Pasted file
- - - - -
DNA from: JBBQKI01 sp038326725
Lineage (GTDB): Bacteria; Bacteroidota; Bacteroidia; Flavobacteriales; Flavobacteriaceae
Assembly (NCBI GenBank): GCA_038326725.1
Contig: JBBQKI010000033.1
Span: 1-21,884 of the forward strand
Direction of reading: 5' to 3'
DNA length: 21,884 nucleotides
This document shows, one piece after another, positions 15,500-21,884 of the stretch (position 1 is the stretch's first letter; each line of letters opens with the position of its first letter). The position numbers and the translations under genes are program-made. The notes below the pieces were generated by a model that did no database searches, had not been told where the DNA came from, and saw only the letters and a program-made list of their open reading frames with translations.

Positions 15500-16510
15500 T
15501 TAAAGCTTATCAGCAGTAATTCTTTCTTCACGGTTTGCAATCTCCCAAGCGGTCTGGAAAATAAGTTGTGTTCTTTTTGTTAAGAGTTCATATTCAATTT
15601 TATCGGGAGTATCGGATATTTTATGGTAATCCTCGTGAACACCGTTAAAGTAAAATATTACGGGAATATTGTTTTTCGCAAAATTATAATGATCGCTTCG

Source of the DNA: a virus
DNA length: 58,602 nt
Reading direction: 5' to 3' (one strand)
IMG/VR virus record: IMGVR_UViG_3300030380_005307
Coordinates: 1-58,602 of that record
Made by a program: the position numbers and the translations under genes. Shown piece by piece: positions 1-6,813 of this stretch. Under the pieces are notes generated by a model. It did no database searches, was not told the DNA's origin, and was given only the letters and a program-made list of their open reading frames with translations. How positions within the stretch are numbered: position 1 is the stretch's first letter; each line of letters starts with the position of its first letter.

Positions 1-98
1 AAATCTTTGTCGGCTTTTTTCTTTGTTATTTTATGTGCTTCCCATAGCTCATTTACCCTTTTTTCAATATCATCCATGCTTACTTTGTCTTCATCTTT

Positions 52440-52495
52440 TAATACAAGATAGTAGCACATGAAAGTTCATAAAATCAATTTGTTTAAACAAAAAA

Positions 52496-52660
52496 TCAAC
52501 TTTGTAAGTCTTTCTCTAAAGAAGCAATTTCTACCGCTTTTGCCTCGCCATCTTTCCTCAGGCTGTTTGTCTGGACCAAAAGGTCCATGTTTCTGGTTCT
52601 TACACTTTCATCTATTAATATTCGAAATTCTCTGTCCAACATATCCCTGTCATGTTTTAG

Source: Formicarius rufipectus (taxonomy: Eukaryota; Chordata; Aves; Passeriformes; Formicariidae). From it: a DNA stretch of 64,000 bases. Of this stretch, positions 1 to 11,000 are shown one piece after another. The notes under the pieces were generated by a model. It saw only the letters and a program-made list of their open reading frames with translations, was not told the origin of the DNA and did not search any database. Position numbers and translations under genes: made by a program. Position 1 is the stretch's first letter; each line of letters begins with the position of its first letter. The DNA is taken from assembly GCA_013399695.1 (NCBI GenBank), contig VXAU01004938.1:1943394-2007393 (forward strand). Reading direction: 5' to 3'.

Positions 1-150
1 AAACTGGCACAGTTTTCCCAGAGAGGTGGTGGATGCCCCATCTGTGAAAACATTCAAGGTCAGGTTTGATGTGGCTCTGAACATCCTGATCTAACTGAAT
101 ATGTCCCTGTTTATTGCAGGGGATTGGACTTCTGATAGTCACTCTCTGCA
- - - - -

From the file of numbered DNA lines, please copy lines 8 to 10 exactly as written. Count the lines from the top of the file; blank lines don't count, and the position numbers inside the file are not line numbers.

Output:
This document shows, one piece after another, positions 15,500-21,884 of the stretch (position 1 is the stretch's first letter; each line of letters opens with the position of its first letter). The position numbers and the translations under genes are program-made. The notes below the pieces were generated by a model that did no database searches, had not been told where the DNA came from, and saw only the letters and a program-made list of their open reading frames with translations.

Positions 15500-16510
15500 T